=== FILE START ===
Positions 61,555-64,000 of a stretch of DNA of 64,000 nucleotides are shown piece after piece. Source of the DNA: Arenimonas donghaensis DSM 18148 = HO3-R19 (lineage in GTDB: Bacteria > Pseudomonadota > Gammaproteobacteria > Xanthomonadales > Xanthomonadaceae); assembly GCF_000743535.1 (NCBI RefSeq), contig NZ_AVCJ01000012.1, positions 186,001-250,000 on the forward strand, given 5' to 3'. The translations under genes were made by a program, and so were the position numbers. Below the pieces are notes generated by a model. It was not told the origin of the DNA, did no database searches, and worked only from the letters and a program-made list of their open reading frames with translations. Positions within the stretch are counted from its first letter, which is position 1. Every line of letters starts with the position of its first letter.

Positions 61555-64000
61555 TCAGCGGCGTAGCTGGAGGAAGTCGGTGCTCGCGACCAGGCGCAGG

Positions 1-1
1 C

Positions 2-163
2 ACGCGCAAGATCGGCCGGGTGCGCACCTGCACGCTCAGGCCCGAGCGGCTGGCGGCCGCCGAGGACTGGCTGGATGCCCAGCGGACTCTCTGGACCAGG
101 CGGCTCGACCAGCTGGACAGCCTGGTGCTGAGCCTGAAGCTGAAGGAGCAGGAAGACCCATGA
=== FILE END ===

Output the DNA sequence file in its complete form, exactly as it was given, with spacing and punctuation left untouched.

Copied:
Positions 61,555-64,000 of a stretch of DNA of 64,000 nucleotides are shown piece after piece. Source of the DNA: Arenimonas donghaensis DSM 18148 = HO3-R19 (lineage in GTDB: Bacteria > Pseudomonadota > Gammaproteobacteria > Xanthomonadales > Xanthomonadaceae); assembly GCF_000743535.1 (NCBI RefSeq), contig NZ_AVCJ01000012.1, positions 186,001-250,000 on the forward strand, given 5' to 3'. The translations under genes were made by a program, and so were the position numbers. Below the pieces are notes generated by a model. It was not told the origin of the DNA, did no database searches, and worked only from the letters and a program-made list of their open reading frames with translations. Positions within the stretch are counted from its first letter, which is position 1. Every line of letters starts with the position of its first letter.

Positions 61555-64000
61555 TCAGCGGCGTAGCTGGAGGAAGTCGGTGCTCGCGACCAGGCGCAGG

Positions 1-1
1 C

Positions 2-163
2 ACGCGCAAGATCGGCCGGGTGCGCACCTGCACGCTCAGGCCCGAGCGGCTGGCGGCCGCCGAGGACTGGCTGGATGCCCAGCGGACTCTCTGGACCAGG
101 CGGCTCGACCAGCTGGACAGCCTGGTGCTGAGCCTGAAGCTGAAGGAGCAGGAAGACCCATGA